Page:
Our understanding of disease and our technology have advanced quite a bit since Bishop Dionysius’ time. We do not expect or encourage anyone to expose themselves to danger without good reason; but we can still learn an important lesson from Eusebius’ record. We can be like the pagans, running in fear with death always nipping at our heels, or we can turn and face it like our forebears in the faith who, following the example of Jesus himself, did not let fear stop them from abiding in love with one another.
With the help of telephones and internet, and even the US Post Office, we can abide with one another in ways that will also keep us from putting ourselves at risk. We can call and email and video chat and write cards. We can still visit our neighbors and spend time with our friends and get outdoors, all while keeping a safe distance. Social distancing is different for social isolation.
As a congregation, we have been given the joyful responsibility of caring for one another through this plague, just as Dionysius’ community did through Cyprian’s plague. The leadership of Agnus Dei and are looking for ways that we can facilitate these sorts of relationships which will become increasingly important to us in this time of separation and isolation. Within the next week or so, I hope to have some sort of solution in place for allowing folks at home to join us in worship. We’ll be organizing ways for you all to stay in touch with each other, pass along news, and help provide for one another’s needs. Maybe we can grocery shop for each other so none of us have to go out as often. Maybe we can start virtual social circles that meet regularly. There are lots of possibilities.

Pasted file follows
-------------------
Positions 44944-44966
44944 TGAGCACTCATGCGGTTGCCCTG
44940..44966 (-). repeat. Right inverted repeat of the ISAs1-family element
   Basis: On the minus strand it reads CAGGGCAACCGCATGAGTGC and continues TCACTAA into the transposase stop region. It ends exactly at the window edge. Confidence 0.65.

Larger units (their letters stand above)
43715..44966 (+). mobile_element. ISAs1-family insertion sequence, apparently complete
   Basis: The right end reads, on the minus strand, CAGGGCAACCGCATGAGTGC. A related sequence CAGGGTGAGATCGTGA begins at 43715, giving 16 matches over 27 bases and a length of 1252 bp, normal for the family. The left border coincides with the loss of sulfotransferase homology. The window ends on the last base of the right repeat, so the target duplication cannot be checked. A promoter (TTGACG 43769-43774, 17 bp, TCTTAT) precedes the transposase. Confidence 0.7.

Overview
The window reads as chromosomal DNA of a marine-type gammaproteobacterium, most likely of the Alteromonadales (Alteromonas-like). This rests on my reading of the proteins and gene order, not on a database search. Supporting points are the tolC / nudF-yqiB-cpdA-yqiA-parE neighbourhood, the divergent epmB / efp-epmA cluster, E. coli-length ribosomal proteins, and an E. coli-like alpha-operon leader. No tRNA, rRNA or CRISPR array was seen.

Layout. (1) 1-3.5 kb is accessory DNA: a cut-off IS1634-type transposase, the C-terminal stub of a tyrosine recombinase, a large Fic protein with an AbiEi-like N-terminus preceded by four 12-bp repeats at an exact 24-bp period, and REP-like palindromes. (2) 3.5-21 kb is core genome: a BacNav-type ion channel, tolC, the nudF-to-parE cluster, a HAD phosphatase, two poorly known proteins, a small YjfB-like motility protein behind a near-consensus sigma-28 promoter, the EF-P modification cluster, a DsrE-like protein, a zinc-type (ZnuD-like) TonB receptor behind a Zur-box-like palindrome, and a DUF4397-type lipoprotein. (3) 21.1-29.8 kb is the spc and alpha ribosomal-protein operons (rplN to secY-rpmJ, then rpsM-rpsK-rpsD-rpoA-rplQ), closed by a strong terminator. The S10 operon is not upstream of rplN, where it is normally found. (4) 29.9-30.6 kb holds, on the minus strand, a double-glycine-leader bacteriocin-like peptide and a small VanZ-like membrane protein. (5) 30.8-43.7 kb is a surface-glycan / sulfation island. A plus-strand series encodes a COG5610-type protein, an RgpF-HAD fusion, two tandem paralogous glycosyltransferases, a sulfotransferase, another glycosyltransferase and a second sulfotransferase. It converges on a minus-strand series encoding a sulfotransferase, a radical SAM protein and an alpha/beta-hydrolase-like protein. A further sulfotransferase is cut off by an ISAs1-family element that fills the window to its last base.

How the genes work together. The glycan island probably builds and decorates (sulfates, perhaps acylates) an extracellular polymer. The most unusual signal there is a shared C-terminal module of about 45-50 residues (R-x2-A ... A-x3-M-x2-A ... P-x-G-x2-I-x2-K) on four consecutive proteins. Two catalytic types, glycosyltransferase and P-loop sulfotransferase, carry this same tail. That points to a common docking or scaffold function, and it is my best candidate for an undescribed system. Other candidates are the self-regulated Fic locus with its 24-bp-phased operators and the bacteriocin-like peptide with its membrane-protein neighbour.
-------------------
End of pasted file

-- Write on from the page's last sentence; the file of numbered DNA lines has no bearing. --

I do not believe that God is bringing this pandemic to test us, but I do believe that we will be tested by it; and I believe that if we respond to this situation in love and with the strength and peace that come only from Christ, we will even emerge from this test a stronger, more loving, more faithful community than we are today. I believe this because we are not alone in this moment. In this moment, as in all moments, Jesus abides in us, and we in him; and through him, we abide with the Father, and the Father in us. We are the branches, and Jesus is the vine that connects us all as one.
My beloved friends, we are called in our baptism to continue Jesus’ work of revealing the Father to one another and the world, and we are fed and nourished at this table with Jesus’ own body and blood so that we might do just that: that we might continue to abide. How we abide with one another will look different in these days, but when we abide with each other, we abide in God, and God abides in us, and through us, God abides with the world. And isn’t that what the world needs right now? All around us people are beginning to pull back from their communities; they’re beginning to think: “I have no friends to visit me.” “I have nothing to keep me safe.” “No one will notice if I’m gone.” To them, and to all of us, God is saying, “I AM,” and God is saying it through us.